"She acts like I'm the only person to ever not turn in homework," Melissa told me with a scowl. "She gave me a ten-minute-long lecture about the importance of doing and turning in your assignments. I was like, hello? Shouldn't you be teaching your class?"
I wanted to point out that it was her own fault for not doing the homework, but I didn't bother. She wouldn't care, anyway; she didn't care about much of anything that had to do with school.
Melissa was by far the weirdest person I'd ever met. Not because she hated school; a teenager hating school was fairly normal. A good chunk of her weirdness came from the fashion statements she made everyday; today, for example, she'd dressed in a soft pink shirt with sleeves puffier than Snow Whites. Her skirt was mid-thigh length and layered; the bottommost layer was a bright pink, the upper layers white and sheer, edged in black lace. She wore rainbow-striped socks that came to rest just under her skirt and black ballet slippers on her feet, fishnet fingerless gloves covering her arms up to the elbows. Her long, wavy blond hair hung to her mid-back, tips dyed the same red that colored her lips and eyelids.
My own outfit consisted of a black T-shirt and jeans under a dark blue sweater, black converse on my feet and my dark hair pulled up into a ponytail. The contrast was almost funny; we often earned odd looks when we went out in public together, as though two people with differing tastes in clothes couldn't be friends. Then again, Melissa often earned odd looks no matter who she was with or where she was.
"So what're you and dear Jackson doing this afternoon?" she asked, effectively changing the subject. Another of her strange traits; random and often sudden topic changes.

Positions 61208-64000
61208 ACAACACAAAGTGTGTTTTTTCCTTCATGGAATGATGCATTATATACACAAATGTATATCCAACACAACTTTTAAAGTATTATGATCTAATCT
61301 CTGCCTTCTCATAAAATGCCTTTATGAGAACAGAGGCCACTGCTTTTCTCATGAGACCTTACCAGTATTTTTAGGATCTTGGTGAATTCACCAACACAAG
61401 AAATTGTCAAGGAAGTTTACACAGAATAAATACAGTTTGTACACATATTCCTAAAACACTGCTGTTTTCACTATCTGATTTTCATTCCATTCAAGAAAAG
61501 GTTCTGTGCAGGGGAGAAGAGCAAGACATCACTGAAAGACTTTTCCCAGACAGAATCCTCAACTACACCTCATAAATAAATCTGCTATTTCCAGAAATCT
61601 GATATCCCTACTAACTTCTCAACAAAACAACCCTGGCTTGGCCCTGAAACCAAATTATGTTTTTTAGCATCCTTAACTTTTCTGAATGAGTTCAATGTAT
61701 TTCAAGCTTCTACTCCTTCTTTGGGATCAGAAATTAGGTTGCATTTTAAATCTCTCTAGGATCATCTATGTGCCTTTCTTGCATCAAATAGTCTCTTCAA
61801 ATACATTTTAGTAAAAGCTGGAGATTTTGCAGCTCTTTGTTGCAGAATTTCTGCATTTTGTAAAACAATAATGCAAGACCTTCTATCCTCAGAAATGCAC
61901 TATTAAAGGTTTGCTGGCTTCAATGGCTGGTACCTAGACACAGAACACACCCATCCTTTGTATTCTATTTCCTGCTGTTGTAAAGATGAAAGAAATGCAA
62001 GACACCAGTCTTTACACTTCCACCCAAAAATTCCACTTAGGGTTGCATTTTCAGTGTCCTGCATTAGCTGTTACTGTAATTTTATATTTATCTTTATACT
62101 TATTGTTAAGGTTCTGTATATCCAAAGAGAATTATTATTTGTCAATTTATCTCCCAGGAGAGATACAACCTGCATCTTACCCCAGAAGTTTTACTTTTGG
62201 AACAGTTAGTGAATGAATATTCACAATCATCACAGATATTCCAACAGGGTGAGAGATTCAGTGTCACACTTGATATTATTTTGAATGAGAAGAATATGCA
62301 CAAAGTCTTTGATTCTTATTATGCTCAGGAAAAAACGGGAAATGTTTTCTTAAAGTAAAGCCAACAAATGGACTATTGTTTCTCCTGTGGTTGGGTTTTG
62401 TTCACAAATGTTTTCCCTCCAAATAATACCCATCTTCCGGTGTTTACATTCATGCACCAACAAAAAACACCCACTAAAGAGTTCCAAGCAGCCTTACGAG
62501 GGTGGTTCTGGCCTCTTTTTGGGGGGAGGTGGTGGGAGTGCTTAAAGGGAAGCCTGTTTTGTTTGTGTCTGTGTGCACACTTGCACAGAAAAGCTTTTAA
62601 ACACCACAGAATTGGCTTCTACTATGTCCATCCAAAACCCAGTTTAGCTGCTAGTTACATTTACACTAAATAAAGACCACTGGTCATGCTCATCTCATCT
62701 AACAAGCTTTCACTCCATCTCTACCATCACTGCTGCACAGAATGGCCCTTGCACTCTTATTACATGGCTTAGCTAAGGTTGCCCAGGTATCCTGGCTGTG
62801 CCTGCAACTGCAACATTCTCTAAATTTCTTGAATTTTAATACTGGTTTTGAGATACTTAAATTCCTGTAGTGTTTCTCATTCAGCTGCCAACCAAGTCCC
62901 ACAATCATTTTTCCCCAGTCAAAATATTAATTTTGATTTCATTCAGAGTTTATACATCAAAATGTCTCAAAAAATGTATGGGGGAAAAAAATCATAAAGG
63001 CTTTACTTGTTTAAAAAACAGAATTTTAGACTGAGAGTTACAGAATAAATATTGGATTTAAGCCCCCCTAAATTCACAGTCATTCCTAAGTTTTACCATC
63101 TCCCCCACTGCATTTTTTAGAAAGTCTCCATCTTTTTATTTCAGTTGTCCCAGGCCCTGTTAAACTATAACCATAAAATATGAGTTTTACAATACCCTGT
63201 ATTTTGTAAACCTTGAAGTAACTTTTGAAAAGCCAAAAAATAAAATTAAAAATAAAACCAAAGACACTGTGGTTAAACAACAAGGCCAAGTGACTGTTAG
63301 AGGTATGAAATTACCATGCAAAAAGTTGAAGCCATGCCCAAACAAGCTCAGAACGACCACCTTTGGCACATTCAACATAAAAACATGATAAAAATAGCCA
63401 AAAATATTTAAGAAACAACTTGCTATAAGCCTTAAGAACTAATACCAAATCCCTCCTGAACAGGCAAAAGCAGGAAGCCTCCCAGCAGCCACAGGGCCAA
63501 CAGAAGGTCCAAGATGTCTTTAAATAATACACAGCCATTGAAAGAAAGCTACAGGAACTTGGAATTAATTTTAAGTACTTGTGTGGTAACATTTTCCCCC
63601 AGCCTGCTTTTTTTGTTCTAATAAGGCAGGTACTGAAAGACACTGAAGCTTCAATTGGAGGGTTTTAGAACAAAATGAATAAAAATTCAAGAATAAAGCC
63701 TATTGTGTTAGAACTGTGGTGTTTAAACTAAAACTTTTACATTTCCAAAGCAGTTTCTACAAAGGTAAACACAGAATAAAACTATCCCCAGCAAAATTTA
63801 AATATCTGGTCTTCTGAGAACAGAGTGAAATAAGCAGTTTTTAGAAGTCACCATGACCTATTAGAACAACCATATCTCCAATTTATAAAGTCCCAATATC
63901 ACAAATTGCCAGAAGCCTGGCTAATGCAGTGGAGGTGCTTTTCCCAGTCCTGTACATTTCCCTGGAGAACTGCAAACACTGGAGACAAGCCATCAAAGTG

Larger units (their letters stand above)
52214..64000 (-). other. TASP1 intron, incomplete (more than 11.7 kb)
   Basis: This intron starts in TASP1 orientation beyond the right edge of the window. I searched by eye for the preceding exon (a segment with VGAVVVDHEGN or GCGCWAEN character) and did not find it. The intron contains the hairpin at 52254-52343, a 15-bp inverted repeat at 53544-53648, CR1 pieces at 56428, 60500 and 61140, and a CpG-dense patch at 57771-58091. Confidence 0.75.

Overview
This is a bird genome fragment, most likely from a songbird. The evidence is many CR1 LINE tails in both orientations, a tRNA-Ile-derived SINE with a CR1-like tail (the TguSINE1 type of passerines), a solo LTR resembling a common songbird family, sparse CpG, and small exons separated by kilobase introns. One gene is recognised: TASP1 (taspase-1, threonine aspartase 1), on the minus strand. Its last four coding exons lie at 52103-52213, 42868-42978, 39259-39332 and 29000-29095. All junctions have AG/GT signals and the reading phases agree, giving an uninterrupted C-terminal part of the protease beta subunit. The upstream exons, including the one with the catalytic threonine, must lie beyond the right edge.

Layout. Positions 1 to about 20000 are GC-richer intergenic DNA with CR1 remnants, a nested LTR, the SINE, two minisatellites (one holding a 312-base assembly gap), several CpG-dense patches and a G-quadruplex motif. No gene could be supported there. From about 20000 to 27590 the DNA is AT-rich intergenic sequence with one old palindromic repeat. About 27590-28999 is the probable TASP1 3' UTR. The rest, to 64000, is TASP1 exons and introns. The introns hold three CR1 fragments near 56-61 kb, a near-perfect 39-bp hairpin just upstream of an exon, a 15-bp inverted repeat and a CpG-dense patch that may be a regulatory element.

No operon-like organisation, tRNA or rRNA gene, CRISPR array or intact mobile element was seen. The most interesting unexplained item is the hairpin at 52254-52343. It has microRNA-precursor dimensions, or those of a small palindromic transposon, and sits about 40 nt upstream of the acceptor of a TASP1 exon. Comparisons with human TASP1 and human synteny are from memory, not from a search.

"I don't know. Whatever he wants to do, I guess," I answered with a shrug, adjusting my black messenger bag on my shoulder.
Melissa slammed her locker shut, earning a raised eyebrow from me. "What, you're going to let this dude run your life?" she asked loudly, glaring at me. "You gotta take control! Show that man who's boss! Tell him what you want to do for a change instead of just doing what he says! Be a woman!" She flailed her arms, swinging her stereo bag dangerously close to some hapless passerby.
"Sheesh, Melissa, it's not like I'm his slave," I told her with a grin. "Chances are he'll insist on doing whatever I want to do, anyway."
"Oh." Melissa blinked at me, then shrugged. "All right then. Let's go ask what he wants to do so we can find out what you want to do."
"Lead the way."
She nodded and started walking along the emptying hall. School had ended almost ten minutes ago and most of the student body had already boarded their buses and gone home. Those who drove to school had either left or were hanging around with their friends, and the remaining few in clubs or on sports teams had gone to their respective playing fields and club rooms.
Melissa led the way to a flight of stairs leading down to the first floor. I followed her outside of the brick building, and she seemed to know exactly where she was going as she headed along the sidewalk to the baseball field.
Sure enough, on the bleachers sat three boys, stretched out comfortably. One was blond, one a redhead, and the third was my black-haired Jack, a cigarette hanging between his lips as he watched the cloudy sky.
"Hey, Jack!" Melissa called out, waving cheerfully. "Get your ass down here, will ya?"
The boys looked over, startled by her cry.
"Looks like your old lady's callin'," the blond boy, Evan, snickered at Jack.
Jack snorted. "She wishes," he retorted, pushing himself to his feet and making his way down the bleachers to Melissa and I. He took a drag from his cigarette on the way, letting the smoke out as he reached us and took my hand.
"Don't try to pretend you don't want a piece of this, Evan," Melissa said coyly, crossing her arms.
"Name the time and place, sweetheart," Evan replied, raising his cigarette in salute.
"Shut up, Evan, you virgin," Jack called over his shoulder as he led us away from the bleachers, his fingers lacing with mine.
"Call me!" Melissa called, waving over her shoulder as she followed. "Where are we going?"
"You'll find out when we get there," Jack replied airily. "And if you ask again I swear I'll turn this car around."